dsc_4301dsc_3901_500One of the changes we made during the Local Food Challenge that we kept was the locally-grown-grain home-made bread. Four Star Farms  in Northfield, MA, has been my go-to place (either through Volante Farm when they stock it, or straight from the farm) for hard red winter berries, which I grind in my mighty Vitamix. Amie and I did enjoy the 45 minute “spin” when we borrowed my friend’s hand mill, but that Vitamix does a good enough job in under 3 minutes.

I use the Farm Feast easy no-knead hold-over-in-the-fridge method for a dense, moist, dark bread. As a whole grain bread it’s a bit finicky, though. It worked better with the Farm Feast’s Red Lammas and Redeemer berries than with Four Star’s Zorro. The latter possibly has less gluten action and often I had breads that weren’t fully risen/cooked. This time around I got Four Star’s Warthog, 20 lbs of it – it takes 1 lb 6 oz for one smallish bread. Let’s see if that is a better fit.

As for even more local eating, a couple of weeks ago I failed to report on my mushroom haul – possibly because it did not result in eating at all. Right down there, in wood chip heaven (heaven for fungi), I found hundreds of King Stropheria mushrooms bursting from the carbon carpet of wood chips after a big downpour (our Fall, compared to our Summer, has been downright delugional). Some were as large as 10 inches in diameter. The King rules! I plucked quite a few, distributing many of them into parts of that garden without, keeping some for ourselves.


Unfortunately, the mushrooms were wet when I picked them, and there were quite a few more rainy days ahead of us. In the end, they didn’t dry but rotted to slime. We didn’t get a meal out of these, but we did get some neat spore prints, which became more seeds for the rest of the garden.


Lastly, a small reporting of a conversation between mother and daughter.

  • What are you doing?
  • I cleaned up my car (aka the Bee Mobile, which is my beek office and storage space, and truck for honey-dripping bee boxes and straw bales, chicken food, etc., and which tonight will be the taxi for Amie and her two friends).
  • Yeay!
  • Well, mmm, not “cleaned up,” really, rather, mmm, made room in, for you guys to sit.
  • I knew I shouldn’t get my hopes up!

I did put newspaper over the honey spill.

So, we made it to NYC, from our place to our friends’ place, in just 3 hours. Also the return trip, the day after, took exactly 3 hours. We have the route, the best times to travel, and the gung-ho attitude down pat. It was unfortunate that we had to take the car, but all three of us had to show up in person – otherwise I’d have jumped on a bus. It was also unfortunate that we didn’t return with the desired visas. They might still be forthcoming, and hopefully on time. We’ll see.

But the good thing is we got to stay with our dear New Yorker friends, A and D and their daughter E. They even fed us a wonderful vegetarian Thanksgiving Dinner. Yum! There was an acorn squash involved, with honey… I’m growing that squash next season! Amie got to play with E, who is seven now, very bright and kind. They’ve known each other since Amie’s birth and are like sisters, giggling, playing and reading together. It is with this family that we want to start an intentional community (I’ve not written about that, have I? Later).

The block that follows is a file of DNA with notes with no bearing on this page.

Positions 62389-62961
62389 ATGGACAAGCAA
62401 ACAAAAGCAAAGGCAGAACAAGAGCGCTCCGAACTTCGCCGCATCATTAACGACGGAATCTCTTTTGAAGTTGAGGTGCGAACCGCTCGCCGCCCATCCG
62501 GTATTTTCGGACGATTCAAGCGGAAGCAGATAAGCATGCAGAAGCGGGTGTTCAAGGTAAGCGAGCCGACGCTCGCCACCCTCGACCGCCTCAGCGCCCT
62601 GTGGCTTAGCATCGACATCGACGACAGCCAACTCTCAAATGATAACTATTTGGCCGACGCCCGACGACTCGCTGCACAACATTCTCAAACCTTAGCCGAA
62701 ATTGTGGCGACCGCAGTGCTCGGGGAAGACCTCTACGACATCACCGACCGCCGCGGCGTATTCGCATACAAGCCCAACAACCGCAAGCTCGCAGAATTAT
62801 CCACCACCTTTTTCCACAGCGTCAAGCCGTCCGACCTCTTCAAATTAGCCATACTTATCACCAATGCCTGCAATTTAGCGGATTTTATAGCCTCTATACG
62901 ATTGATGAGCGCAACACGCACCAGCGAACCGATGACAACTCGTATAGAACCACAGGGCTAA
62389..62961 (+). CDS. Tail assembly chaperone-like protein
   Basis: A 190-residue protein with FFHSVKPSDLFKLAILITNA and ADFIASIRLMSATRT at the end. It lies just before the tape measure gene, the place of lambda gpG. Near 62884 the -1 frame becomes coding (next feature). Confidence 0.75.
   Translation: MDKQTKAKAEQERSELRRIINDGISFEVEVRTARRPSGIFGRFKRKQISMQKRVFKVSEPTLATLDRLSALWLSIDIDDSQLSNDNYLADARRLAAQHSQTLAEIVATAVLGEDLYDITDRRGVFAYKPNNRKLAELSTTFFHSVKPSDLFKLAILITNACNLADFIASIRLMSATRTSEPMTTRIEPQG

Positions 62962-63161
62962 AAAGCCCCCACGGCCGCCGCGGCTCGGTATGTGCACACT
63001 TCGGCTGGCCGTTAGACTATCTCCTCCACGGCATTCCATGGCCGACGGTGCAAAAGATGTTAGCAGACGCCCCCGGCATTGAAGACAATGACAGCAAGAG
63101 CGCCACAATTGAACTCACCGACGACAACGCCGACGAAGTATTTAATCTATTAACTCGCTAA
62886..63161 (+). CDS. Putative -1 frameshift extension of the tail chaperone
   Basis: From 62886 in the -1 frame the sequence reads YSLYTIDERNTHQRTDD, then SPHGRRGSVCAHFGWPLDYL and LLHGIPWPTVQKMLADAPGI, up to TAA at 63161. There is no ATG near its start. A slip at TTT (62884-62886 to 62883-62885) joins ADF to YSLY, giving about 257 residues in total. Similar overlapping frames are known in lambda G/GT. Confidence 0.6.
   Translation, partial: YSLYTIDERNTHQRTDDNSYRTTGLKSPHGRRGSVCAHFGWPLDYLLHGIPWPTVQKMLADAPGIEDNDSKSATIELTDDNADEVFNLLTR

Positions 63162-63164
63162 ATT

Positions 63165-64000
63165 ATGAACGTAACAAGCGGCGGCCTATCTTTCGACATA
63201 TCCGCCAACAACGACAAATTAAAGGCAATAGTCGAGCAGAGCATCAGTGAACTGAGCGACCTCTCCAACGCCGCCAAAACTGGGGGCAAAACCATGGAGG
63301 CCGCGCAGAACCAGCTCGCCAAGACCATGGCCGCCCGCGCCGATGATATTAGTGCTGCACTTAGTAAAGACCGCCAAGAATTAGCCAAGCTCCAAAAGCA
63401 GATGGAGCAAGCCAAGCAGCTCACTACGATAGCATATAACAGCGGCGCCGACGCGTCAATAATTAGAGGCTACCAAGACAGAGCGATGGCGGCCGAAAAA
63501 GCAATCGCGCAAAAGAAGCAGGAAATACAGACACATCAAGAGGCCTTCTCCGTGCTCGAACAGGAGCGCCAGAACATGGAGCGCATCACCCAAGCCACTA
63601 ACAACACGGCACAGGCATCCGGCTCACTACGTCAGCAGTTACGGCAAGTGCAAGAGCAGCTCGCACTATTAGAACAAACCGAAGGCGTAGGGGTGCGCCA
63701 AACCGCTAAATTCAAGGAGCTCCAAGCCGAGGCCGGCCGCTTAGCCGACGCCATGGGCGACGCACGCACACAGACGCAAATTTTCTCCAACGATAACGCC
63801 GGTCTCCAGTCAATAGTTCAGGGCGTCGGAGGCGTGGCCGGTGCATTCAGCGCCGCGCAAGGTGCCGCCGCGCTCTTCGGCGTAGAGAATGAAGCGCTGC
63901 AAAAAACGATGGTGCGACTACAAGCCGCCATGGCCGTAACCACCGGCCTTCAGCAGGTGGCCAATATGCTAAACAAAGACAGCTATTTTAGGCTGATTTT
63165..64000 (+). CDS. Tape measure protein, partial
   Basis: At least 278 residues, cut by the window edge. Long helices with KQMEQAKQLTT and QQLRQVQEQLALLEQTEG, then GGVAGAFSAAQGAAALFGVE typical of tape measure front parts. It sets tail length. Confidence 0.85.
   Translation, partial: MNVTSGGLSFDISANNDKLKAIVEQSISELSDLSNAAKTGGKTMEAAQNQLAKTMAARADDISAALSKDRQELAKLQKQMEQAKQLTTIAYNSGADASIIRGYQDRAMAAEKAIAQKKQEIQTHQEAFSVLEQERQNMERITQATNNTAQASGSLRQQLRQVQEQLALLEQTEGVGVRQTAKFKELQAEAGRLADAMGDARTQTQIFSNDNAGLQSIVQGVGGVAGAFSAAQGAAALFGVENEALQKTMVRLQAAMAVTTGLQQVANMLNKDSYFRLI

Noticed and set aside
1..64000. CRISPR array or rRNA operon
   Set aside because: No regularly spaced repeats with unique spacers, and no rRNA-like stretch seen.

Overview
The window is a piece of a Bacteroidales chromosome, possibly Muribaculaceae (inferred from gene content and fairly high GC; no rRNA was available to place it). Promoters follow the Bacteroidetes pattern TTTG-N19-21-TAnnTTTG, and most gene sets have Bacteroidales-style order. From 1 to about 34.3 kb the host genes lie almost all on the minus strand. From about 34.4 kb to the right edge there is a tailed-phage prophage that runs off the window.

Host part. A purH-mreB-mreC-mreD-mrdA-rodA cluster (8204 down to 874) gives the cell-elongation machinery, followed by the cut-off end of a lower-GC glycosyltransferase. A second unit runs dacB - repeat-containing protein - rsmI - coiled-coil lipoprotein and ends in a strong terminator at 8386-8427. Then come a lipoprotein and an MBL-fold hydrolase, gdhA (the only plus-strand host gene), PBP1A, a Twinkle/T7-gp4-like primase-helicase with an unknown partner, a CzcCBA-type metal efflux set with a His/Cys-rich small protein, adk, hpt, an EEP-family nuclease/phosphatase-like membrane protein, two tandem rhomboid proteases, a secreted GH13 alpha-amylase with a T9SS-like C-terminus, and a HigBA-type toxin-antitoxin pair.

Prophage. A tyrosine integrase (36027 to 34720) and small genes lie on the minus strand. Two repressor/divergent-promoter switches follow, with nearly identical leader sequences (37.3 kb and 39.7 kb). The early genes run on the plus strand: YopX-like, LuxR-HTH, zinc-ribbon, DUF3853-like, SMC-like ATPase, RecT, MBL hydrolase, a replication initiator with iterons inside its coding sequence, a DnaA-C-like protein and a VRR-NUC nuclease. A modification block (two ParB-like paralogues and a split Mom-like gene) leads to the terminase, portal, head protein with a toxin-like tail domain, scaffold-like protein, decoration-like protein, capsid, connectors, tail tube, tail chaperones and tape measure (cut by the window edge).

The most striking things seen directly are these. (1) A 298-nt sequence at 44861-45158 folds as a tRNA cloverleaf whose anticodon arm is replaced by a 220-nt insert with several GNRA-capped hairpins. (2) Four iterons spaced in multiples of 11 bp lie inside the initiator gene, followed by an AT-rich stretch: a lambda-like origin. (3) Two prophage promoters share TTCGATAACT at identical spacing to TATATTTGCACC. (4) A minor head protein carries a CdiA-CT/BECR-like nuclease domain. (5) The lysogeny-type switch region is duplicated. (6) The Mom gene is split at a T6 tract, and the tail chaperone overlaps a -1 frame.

And we got to take home two things that they had been storing for us (in their tiny 500 sq.f. apartment, which is already crammed full with art works):

  • a grain mill
  • a spinning wheel


The spinning wheel was a surprise. A, the dad, had picked it up off the street, along with a big, heavy suitcase that was locked. He brought these unwieldy things home (on the bus). There he opened the suitcase and found diplomas, certificates, prizes and photographs, many of them pretty old. A stashed these away until late that evening. When D was asleep, he quietly exchanged all their own photographs with these old ones. D woke up to a house full of strangers! But she became upset when she heard the story, because this was obviously someone’s life – so meticulously collected – thrown in the street as trash.  I’ve offered to help them track down family members to see if they want these things back.

The spinning wheel has some broken and possibly missing parts. We’ll figure out how to fix and work it once we get back from India.


The grain mill was A’s in college. Apparently, sometime during his adventurous college career, A and a friend baked tens of loaves of bread every day, from scratch. His parents had this mill sitting in their basement in Michigan for over a decade, and so it made its way to NYC, then to us. I don’t know how it works yet. I has a heavy duty engine but I want to find a wheel for it, to make it manual.


Do scroll down to see my new pots.

I love it!

Scarf wound ’round, hat down on over ears, zip up coat, grab the harvest basket and run out.

Loot: celery, leeks and pea shoots

Rinse, chop, sweep into the pot, add homegrown chopped onions and carrots, as well as split peas (bulk, dry) that have been soaking overnight, water, pepper and salt and simmer until the house smells divine and the peas are soft. Blend in blender, add more salt and pepper to taste. Garnish with lightly chopped pea shoots – they melt right in. Enjoy with home baked bread.